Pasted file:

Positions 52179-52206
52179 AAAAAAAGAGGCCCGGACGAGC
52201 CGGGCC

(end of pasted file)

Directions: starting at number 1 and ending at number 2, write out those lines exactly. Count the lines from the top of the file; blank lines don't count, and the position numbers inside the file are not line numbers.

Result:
Positions 52179-52206
52179 AAAAAAAGAGGCCCGGACGAGC